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Pay-as-you-go inches toward November ballot
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Pay-as-you-go inches toward November ballot


ELKO – The 75-cent “pay-as-you-go” property tax for school projects has taken a step toward the November ballot and being renewed for 10 more years.

The Elko County Debt Management Board approved the Elko County School District’s proposal for the tax, which would fund multiple building, maintenance and ADA-compliance projects for the next decade.

“The District expects to utilize a pay-as-you-go approach to funding its capital projects through revenues generated by the tax,” stated the school district’s proposal.

According to the school district, the tax would generate approximately $15 million annually based on fiscal year 2020 assessed value over a 10-year term.

About $70 million is needed for the district’s five-year Capital Improvements Plan, anticipating the need for about $140 million in projects over 10 years.

Among them are the construction of Elko High School’s science building and performing arts auditorium, and a new elementary school in Elko that is expected to cost about $44 million.

Casey Kelly, director of construction and building operations for the district, explained that about seven subdivisions planned for the northwest area of Elko could “overtax” Mountain View Elementary within the next few years.

“Two or five years from now is what I’m anticipating and that will have to be done,” Kelly said. “Either that, or bring in more trailers.”

Kelly and Superintendent of Schools Todd Pehrson said they have watched student enrollment slowly progress over the past two years.

“We’ve broken the 10,000 student mark district-wide,” Pehrson said. “It’s looking like that’s where it’s heading.”

Elko County’s pay-as-you-go tax is used to fund construction and maintenance projects and is the only one of its kind in the state. It must be approved by Elko County voters every 10 years.

According to Kelly, the district has three categories for Capital Improvement projects: expansion, replacement and compliance with the Americans with Disabilities Act.

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The Capital Improvement Plan submitted to the Debt Management Board listed future mechanical and ADA upgrades for multiple schools, including Elko High School, Grammar No. 2 School, Mountain View Elementary, Spring Creek Elementary, Spring Creek High School, Wells Combined School and West Wendover High School.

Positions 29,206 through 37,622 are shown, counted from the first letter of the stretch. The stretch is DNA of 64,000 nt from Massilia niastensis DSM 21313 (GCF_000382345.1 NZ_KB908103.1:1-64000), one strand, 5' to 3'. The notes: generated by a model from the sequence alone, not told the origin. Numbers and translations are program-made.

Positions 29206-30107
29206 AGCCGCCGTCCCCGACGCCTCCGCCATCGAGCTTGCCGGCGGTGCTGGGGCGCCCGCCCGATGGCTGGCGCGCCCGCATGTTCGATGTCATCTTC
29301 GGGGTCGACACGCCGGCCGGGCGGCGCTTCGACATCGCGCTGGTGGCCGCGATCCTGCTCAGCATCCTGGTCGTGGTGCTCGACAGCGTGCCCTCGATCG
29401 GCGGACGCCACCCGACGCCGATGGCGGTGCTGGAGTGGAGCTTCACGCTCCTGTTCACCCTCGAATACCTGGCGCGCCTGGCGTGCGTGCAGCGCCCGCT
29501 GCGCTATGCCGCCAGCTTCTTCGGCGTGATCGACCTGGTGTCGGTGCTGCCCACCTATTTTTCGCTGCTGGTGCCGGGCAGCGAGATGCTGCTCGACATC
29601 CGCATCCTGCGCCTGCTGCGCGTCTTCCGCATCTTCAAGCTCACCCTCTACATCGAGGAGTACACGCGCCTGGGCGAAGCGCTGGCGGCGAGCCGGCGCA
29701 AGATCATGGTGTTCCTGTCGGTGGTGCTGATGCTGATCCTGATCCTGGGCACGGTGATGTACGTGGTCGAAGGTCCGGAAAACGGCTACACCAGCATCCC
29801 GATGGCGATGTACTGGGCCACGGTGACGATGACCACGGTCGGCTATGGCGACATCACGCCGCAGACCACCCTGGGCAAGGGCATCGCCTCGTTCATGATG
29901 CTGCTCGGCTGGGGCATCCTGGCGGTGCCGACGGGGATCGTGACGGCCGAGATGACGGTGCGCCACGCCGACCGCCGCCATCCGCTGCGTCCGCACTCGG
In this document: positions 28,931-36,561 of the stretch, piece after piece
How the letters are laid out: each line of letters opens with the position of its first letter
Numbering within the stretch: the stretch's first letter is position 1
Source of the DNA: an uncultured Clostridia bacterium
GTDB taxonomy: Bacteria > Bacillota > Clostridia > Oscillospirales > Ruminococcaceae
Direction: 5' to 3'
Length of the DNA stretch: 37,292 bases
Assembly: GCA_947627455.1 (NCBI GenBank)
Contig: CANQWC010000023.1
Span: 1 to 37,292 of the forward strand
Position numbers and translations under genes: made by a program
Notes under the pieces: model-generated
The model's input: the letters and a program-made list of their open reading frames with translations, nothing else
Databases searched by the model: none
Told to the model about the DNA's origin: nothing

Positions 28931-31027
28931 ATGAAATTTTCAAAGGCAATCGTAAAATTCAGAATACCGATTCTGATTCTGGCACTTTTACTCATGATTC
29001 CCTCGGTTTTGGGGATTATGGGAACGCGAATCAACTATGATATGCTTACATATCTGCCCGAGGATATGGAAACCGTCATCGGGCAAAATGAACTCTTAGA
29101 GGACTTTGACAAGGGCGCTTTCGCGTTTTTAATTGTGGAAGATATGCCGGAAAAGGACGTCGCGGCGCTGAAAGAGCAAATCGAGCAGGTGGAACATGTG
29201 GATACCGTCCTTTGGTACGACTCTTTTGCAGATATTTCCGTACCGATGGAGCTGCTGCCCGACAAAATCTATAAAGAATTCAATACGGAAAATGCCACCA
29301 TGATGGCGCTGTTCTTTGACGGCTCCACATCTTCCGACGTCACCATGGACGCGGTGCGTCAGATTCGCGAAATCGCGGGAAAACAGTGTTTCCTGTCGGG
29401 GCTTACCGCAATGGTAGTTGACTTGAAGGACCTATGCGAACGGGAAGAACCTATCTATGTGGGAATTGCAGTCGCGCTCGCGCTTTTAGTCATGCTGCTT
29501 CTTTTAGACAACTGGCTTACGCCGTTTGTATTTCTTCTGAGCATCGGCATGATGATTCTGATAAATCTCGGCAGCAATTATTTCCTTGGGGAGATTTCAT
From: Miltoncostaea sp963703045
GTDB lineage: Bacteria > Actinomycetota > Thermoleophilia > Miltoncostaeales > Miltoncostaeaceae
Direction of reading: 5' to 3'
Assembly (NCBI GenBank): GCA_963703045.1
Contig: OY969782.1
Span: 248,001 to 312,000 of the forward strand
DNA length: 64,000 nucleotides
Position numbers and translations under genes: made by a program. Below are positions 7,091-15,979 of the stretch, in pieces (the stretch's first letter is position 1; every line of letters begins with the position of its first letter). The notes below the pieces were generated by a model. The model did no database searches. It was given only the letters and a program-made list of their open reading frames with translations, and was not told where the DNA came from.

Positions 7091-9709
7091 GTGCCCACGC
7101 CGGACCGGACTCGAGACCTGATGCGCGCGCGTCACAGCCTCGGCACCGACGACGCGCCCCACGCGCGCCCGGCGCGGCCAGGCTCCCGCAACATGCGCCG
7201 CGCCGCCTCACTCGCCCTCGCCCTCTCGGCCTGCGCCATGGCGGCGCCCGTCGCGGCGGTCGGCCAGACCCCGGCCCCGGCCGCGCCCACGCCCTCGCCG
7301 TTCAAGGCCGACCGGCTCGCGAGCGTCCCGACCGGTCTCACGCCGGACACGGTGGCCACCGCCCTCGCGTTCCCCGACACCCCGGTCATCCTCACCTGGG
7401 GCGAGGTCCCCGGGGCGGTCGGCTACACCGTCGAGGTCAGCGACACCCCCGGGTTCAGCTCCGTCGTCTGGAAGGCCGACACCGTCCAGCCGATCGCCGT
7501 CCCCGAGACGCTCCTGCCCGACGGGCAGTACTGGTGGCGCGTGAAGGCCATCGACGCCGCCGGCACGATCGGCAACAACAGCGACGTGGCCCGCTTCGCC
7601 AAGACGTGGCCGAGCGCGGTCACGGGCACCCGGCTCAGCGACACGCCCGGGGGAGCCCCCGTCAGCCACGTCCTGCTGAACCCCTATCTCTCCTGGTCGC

The first phase of Wells schools mechanical upgrade is scheduled to begin this summer.

“Costs are getting phenomenally high now,” Kelly explained. The cost per square foot for West Wendover Elementary four years ago was $228. The cost at Liberty Peak Elementary was $338 per square foot, and the upcoming science building at Elko High School is projected at $413 per square foot.

Without pay-as-you-go, projects, such as the EHS performing arts building might be delayed, Kelly said.

“It’s really important that this continues as is,” he said. “If this doesn’t pass, we either cancel that or push it out way back until we figure out how we’re going to fund that.”

When asked by at-large member Harry Botsford about using less expensive modules, or trailers, Kelly and Pehrson both said it is an option the district wants to try to avoid.

“It’s cheaper to put in the trailers, but you don’t get the longevity of it,” Kelly said. “Trailers last about 10 to 20 years. Elko High School’s main building was constructed in 1917.”

Pehrson said in his 29-year experience as an educator in Elko County, “nothing replaces brick-and-mortar in my mind. The size isn’t the same and it takes away from the community for the kids. It makes kids feel pretty good about their place if they’re in a nice school that’s well-maintained.”

About a year ago, Elko County Commissioners discussed the possibility of using 10 cents out of the pay-as-you-go tax to fund courthouse capital improvement projects in light of the mandated third district judge for the Fourth Judicial District.

But after learning about the projected growth in Elko, Debt Management Chair and Commissioner Cliff Eklund said he is doubtful about that plan.

“As you know, there were some budget problems within the County and we were in the process of trying to negotiate a reduction in the pay-as-you-go, but as I hear you talking, it isn’t very possible,” Eklund said.

The board unanimously approved the plan. Members Reece Keener, mayor of Elko, and Daniel Corona, mayor of West Wendover, were absent.

The tax proposal will now go before Elko County Commissioners for consideration. If not renewed, the tax would expire in June 2022.


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Courts, K-12 schools & Spring Creek reporter

Staff writer for the Elko Daily Free Press

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